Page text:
In today’s highly interactive media world, watching lengthy videos is surely tedious. That’s when I had the idea of turning webcasts into engaging eLearning experiences!

In a typical webcast, you connect through an online meeting tool to watch a presentation and listen to the speaker. You also participate in some polls or questions through the chat window. Webcasts are presented as live sessions and may be also available as a recording.

Why Convert Webcasts into eLearning Courses?

Webcasts lack interactivity if you are watching a recording instead of the live session; it is a passive experience for the learner. Additionally, there is no method to measure the learning outcomes.

As opposed to that, eLearning modules are on-demand training experiences with audio and video elements, interactive activities, knowledge checks and additional resources. One can even perform tasks in simulation courses. You can take the course at a convenient time. With the advent of mobile learning or mLearning, you can also take a course on-the-go on your mobile devices.

You can measure learning outcomes of the course using learner analytics to know how your learners engaged with the course.

3 Easy Steps for Converting Webcasts into eLearning Courses

Step 1: The fishutterstock_351011930-convertedrst step towards converting webcasts into eLearning is to analyze the recording of the webcast and determine which content lends itself to interactivity. During the analysis, you need to determine if the webcast covers all the key information that needs to be included in the eLearning course.  Else collaboration with a SME is necessary to provide the missing content. Using the webcast recording as source material is a good way to reduce dependency on the SME.

Step 2: The content is chunked into smaller, logical parts and then a storyboard is created. The interactions used in the webcasts, for example the whiteboard animations, polls taken to understand user inputs, online games played as brainteasers, questions from the audience at the end of the webcast etc., could be used to create interactive surveys, knowledge checks or interactive scenarios in the eLearning course. One could even use a portion of the webcast video as part of the eLearning course, if relevant.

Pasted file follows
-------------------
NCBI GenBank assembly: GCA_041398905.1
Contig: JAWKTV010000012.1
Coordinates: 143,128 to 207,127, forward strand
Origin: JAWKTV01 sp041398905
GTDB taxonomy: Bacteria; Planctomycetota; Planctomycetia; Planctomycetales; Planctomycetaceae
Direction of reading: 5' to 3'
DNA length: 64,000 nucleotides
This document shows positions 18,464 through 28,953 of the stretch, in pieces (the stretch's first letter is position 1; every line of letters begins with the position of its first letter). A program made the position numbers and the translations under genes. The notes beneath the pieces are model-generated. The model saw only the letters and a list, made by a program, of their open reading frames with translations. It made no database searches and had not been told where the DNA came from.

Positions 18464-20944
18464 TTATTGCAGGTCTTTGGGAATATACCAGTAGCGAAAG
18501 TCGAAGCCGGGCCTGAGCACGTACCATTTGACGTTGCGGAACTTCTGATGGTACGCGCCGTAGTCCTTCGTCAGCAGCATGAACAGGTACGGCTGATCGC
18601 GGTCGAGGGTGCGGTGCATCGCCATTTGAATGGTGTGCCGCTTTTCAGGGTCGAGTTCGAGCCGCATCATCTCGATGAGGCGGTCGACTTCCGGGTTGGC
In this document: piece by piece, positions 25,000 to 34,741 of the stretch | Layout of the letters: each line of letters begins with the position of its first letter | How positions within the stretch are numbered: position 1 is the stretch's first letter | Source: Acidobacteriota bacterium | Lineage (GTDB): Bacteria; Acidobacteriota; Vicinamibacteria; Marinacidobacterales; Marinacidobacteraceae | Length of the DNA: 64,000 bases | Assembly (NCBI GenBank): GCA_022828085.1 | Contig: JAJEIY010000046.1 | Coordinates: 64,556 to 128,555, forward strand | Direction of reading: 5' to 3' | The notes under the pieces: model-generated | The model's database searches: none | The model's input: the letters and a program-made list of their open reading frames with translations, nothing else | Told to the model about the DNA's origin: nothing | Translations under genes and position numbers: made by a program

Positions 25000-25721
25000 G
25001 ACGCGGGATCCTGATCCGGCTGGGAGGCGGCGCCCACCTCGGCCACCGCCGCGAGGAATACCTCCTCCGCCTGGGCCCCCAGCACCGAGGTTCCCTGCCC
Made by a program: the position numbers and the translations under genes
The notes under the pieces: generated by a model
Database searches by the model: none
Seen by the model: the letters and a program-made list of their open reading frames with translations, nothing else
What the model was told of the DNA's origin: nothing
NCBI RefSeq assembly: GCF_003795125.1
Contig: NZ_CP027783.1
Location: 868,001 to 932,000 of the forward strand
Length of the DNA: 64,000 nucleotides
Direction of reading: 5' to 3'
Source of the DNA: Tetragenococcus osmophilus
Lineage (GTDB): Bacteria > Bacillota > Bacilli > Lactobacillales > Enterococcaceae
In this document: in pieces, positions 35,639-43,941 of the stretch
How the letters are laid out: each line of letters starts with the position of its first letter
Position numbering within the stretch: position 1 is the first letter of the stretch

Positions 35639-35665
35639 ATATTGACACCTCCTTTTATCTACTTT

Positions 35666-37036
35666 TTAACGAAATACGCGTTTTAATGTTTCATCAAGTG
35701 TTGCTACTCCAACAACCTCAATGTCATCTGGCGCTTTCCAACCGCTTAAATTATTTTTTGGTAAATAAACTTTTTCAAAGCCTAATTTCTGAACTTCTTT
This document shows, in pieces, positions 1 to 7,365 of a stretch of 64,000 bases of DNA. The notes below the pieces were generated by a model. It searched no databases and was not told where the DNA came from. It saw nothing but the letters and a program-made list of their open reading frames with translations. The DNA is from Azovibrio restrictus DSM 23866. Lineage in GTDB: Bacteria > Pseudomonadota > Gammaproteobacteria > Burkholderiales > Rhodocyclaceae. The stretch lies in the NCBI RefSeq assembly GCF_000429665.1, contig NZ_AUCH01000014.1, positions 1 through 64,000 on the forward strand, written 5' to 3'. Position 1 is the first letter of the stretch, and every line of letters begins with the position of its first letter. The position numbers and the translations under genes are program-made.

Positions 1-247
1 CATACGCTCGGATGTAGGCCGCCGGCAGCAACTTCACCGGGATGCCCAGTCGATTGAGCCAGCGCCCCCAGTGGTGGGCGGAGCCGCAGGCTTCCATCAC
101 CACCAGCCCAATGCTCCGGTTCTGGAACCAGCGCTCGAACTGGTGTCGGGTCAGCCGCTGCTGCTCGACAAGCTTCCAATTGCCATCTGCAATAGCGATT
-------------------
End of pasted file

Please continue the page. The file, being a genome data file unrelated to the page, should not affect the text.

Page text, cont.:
Step 3: Once the storyboard is finalized, you can start the development of the course using the tool or technology of your choice (e.g. Articulate Storyline, Custom HTML5, Captivate, Raptivity etc.). The choice of the tool will depend on the devices from which the course will be accessed.

5 Things to Keep in Mind before You Start

  1. Merely converting the webcast into an electronic format is not eLearning; just like cut-glass is not a diamond. You must evaluate the content on several criteria to determine how it can be converted into a course.
  2. It is important to define the learning objectives and the learning outcomes of the eLearning course. It will help in analyzing the content and removing any information that is not required for the eLearning course.
  3. There is no need to include everything that has been explained in the webcast in the eLearning course.
  4. It is ideal to collaborate with a trusted partner company that follows eLearning best practices when undertaking this conversion exercise.
  5. It is essential that the content for the eLearning is self-contained since unlike the webcast there is no instructor available for additional annotations. Additionally, the converted training material should be designed for multi-modal presentations – including desktops, tablets, and smart phones.

Already thinking of converting your webcasts into eLearning?

Write to to find out how Harbinger can help you convert your existing webcasts into interactive and engaging eLearning courses.